The same problem is encountered with forwarding mail. NO federal mail can be forwarded. So, in order to get mom's SS, Medicare and pension paperwork, I had to sign up to be payee for both. SS was the easiest. I used my own local office, not hers. I made an appointment and answered all the Qs. They didn't need mom there or any other documents other than my ID and SS#. It took a few weeks to get approval, but from there all mailings went to me and I was able to set up the special Rep Payee account. First payment comes as a check, then you can call the local office and give them the routing and account number for the Rep Payee account.

I also had to coordinate between CareMark and her medical insurance regarding the address. If I only changed CareMark, the insurance would often send updates and change it back! So I did have to use the POA to ensure that issue was resolved.

Once SS approves, Medicare follows suit. As for taxes, I used an Enrolled Agent to ensure the trust taxes and mom's taxes were done correctly and we just filed electronically. The attempts I made prior to that with the IRS were rejected, so this took care of that issue.

I highly recommend you go through your local SS office and sign up as Rep Payee. It will resolve a number of issues.
Helpful Answer (3)
Reply to disgustedtoo
Mepowers May 15, 2021
Okay - what is an “enrolled agent?”
See 2 more replies
I've changed my mother's mailing address to my address. The only entity that didn't have a mailing and residential address was for the Company she retired from. I also live in a different state than my mother, but in my case - we are separated by about 22 miles and a state line.

You need to be very careful when changing address - you want to change the MAILING/BILLING address only - not the residential address. If medicaid thinks he's moved to another state his benefits will be denied.

Good luck.
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Reply to cweissp

I had this issue as well. Don't do what I did. I changed everything Except SSA/supplemental health insurance and Medicare Part D first. Then I did a change of address form from his home with the post office. It caused a huge problem because the post office reported it to SSA and his supplemental insurance. SSA needs to have his address be where is is and it seems all his health insurance etc follows SSA.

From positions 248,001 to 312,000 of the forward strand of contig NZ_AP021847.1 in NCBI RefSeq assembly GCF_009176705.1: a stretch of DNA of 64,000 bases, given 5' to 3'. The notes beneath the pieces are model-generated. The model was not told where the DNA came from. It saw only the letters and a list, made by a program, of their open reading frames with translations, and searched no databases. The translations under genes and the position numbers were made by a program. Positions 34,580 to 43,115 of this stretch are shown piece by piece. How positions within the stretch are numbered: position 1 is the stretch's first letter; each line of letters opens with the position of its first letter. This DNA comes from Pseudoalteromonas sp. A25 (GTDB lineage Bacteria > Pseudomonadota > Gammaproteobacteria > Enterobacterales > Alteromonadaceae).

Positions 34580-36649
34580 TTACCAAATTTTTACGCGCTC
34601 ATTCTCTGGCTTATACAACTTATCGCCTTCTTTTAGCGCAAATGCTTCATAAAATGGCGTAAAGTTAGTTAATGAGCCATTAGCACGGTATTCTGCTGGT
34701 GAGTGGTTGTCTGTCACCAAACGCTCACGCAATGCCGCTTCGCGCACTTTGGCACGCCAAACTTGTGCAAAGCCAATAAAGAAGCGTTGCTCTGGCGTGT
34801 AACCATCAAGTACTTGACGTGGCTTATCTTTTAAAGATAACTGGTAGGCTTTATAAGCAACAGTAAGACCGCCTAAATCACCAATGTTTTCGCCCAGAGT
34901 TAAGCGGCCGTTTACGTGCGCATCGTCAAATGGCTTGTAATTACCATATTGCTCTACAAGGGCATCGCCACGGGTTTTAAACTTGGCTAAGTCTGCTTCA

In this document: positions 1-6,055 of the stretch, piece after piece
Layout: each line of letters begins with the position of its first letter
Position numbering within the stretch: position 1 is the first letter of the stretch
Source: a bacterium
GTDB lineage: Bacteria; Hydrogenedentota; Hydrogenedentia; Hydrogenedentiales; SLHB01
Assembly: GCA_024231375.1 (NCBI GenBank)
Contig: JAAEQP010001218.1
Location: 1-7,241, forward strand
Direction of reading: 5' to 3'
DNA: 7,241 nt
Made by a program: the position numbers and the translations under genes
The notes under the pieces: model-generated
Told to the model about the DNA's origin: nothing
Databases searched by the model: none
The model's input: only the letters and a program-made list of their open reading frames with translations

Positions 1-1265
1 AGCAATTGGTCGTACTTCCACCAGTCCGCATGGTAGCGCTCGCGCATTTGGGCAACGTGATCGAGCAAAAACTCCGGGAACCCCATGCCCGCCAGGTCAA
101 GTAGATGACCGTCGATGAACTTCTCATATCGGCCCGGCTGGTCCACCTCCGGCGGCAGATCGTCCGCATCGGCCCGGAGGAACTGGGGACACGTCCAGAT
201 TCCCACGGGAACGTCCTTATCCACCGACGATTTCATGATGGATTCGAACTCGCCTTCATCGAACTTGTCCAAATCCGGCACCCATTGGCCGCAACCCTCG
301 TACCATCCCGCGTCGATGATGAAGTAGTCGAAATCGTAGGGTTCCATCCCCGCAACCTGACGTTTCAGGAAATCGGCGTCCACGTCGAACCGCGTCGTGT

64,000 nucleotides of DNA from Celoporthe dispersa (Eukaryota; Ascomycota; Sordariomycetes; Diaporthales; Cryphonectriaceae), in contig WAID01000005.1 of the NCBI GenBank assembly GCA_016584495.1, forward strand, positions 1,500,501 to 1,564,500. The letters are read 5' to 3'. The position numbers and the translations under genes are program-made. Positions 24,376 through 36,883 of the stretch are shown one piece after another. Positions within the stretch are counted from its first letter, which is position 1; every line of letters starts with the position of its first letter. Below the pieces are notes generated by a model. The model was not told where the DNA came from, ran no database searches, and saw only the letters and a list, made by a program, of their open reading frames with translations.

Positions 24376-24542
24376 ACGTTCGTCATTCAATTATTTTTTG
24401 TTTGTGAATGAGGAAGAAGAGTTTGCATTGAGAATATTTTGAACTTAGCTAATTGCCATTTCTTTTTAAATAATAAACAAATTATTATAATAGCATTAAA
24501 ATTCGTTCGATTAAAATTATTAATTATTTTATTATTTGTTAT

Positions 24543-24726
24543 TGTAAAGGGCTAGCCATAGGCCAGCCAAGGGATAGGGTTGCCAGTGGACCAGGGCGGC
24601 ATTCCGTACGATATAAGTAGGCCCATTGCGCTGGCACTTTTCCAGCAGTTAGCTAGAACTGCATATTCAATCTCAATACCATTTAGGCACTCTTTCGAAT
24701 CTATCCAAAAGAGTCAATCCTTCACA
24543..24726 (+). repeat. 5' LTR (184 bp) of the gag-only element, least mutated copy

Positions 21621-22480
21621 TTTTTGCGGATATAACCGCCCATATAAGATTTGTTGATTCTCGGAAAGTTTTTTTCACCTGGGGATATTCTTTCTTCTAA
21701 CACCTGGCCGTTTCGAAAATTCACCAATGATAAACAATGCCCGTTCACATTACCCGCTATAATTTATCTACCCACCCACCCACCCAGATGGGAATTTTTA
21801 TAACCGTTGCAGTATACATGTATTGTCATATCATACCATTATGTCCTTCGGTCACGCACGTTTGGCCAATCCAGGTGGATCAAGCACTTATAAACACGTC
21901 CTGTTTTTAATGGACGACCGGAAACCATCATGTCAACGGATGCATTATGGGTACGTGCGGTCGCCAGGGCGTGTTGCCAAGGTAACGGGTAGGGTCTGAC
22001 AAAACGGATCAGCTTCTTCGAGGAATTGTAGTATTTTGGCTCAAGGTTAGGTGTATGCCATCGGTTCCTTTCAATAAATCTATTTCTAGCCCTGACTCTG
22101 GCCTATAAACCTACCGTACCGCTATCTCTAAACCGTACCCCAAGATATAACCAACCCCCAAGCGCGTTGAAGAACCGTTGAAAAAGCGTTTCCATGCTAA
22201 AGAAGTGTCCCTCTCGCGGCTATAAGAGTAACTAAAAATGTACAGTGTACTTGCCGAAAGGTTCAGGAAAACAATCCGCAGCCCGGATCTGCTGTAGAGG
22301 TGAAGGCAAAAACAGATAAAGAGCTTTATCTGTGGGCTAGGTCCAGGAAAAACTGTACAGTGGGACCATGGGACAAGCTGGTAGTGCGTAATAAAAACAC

Go the extra mile to get POA info to the SSA (whatever they require) and whatever the health insurance will need as well. In the long run, you'll be glad you did.
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Reply to marydys
AnnReid May 13, 2021
Hi marydys - I think it is national law that POAs are NOT considered when becoming “representative payee” for dependent elderly.

I used the statement of incapacity, and it was accepted without any questions.
See 1 more reply
He's in MI? All SNF are required to have a SW on staff, they are usually notaries also. Call them and have them navigate the system for you. I live in MI and the SW's in those facilities are smarter and alot more helpful than the other ones.
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Reply to Stacy0122

Unfortunately, if your father is not demented, they demand to speak with HIM. you can do this by phone, and be there; that is what my brother and I did. But I had to be there and he was one half the state away. I found it so difficult being POA from the standpoint that even a marvelously well written POA doesn't work for SS. You must be representative Payee and that must be done by your dad or by you with doctor documentation he is demented. The IRS has yet more hoops if there is any substantial tax work, properties, and etc. Alas, if your father is incapable of understanding his mail and his ss you need a doctors documentation that is the case, and need to do the hoops at your Social Security office. Even a city as large as San Francisco, with three offices, I had to wait for a "specialist" capable of taking care of Rep Payee. Spent literally the day there.
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Reply to AlvaDeer
disgustedtoo May 15, 2021
Good or badly written POAs don't work for ANY federal entities.
There are really no SSA “representative hoops” to “jump through” AT ALL. The process is very straightforward.

You may be able to do what’s necessary in your local office. If you have a letter or report from a qualified diagnostician that briefly describes your father’s condition, the process will be even easier.

I don't understand what you mean when you say SSA won’t talk to you. In my local office you go in, take a number and wait your turn. The counselor questions you about your relationship to your father, and information about where his assets are held and where his check will be sent.

If you have a POA account that is exclusively used for his expenses, the required annual report is easy.

All your problems will become simple when you actually become his representative payee.

Hope this helps!